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At some places in my code, I print debug messages like this:

int ret = getLinkSpeed(device.getSysName(), linkSpeed);
if (ret < 0)
    logDebug("Failed to obtain port speed for this device. Error: " + std::string(strerror(errno)));

From the documentation it is not entirely clear if strerror will return 0 under certain conditions (which would cause my code to crash). Does anyone know if it's safe?

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According to its linux manpage: "On some systems, strerror() returns NULL if the error number is unknown." –  Mike Seymour Jun 8 '10 at 10:29

3 Answers 3

up vote 9 down vote accepted

Why not write a function to do this:

string ErrStr() {
   char * e = strerror(errno);
   return e ? e : "";

This is easy to use, self-documenting, can be adapted to reformat the output and covers the possibility that strerror() might return NULL (I don't know if it can).

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I'd do return e?e:"unknown error"; at least messages that included such error description wouldn't look incomplete. –  Matteo Italia Jun 8 '10 at 14:27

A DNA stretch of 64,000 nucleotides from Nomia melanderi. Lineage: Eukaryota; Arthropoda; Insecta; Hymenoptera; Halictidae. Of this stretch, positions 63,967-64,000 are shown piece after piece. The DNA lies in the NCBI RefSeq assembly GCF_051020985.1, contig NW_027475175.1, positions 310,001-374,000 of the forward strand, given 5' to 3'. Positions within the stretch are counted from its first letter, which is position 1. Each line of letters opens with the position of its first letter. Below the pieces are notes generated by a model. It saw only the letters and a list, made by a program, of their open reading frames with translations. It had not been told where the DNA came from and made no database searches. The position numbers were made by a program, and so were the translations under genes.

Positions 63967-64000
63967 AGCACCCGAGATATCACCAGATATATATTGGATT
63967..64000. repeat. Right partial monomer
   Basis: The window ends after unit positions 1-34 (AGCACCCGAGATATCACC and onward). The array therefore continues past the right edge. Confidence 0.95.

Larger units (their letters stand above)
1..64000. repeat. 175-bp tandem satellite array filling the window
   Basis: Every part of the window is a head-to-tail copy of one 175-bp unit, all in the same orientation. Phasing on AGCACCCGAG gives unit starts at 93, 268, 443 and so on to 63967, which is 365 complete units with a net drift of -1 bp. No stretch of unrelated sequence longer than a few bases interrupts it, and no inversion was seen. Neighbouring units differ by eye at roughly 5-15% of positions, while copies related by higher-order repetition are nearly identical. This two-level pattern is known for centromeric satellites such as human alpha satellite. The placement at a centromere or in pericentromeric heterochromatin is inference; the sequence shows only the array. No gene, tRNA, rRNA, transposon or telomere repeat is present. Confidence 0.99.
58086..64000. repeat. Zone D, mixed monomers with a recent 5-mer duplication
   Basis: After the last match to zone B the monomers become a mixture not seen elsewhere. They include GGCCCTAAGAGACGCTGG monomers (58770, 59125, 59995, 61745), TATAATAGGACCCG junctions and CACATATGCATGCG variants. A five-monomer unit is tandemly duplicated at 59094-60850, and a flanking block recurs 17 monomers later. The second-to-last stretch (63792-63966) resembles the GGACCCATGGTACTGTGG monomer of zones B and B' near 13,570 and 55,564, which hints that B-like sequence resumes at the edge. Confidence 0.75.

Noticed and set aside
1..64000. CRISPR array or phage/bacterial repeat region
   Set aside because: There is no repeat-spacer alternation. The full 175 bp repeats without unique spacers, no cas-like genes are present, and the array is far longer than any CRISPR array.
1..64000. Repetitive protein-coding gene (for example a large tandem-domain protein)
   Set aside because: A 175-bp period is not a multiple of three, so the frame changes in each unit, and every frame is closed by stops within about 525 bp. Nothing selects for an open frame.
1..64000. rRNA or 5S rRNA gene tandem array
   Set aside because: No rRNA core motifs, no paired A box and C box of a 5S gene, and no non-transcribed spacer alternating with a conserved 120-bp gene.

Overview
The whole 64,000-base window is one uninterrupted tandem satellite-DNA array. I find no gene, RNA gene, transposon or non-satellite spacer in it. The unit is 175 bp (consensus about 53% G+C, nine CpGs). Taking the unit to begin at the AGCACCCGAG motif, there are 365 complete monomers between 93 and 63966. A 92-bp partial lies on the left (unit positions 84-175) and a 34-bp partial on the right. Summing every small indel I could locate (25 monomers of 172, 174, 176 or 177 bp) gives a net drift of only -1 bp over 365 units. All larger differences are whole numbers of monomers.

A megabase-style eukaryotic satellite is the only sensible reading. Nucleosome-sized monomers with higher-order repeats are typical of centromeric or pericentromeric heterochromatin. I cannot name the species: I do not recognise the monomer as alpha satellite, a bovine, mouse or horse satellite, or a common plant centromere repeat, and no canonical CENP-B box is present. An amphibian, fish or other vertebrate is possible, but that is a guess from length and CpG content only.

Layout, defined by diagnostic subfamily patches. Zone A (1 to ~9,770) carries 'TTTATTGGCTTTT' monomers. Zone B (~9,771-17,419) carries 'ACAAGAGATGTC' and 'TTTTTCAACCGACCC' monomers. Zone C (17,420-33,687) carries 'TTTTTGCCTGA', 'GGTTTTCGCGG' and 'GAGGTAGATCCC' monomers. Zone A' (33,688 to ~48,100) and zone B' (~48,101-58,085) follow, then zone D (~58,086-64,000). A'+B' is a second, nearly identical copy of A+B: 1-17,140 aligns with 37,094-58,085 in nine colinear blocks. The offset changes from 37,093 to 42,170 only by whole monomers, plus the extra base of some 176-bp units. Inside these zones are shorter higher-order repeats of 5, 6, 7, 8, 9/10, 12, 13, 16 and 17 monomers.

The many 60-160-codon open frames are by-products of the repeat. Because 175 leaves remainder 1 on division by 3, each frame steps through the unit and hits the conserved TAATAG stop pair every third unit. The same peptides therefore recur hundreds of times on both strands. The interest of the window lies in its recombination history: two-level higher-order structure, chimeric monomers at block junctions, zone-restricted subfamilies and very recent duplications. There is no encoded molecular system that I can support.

Good question (+1), the documentation seems quite vague. I'm not sure if there is a "harder" source, such as the POSIX specification for instance.

Thinking a bit pragmatically, here is GNU libc's implementation. It returns a pointer to a static string buffer, so it cannot return 0.

In response to p00ya's comment, the safe (and also very pragmatical, heh) thing to do in the face of conflicting, vague or incomplete specifications is of course to assume the worst, and not assume that the return value will always be a valid string.

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According to POSIX, in the cases where strerror itself has an error, the return value is undefined (although errno will be set). Going by specifications only I don't think you can rely on an accessible buffer being returned (whether or not it's 0). –  p00ya Jun 8 '10 at 9:01
strerror() is defined in the C standard itself, where it is not allowed to fail. –  caf Jun 8 '10 at 11:26

Where you might get problems, is if you use a multi-threaded application. In this case, you need to use strerror_r

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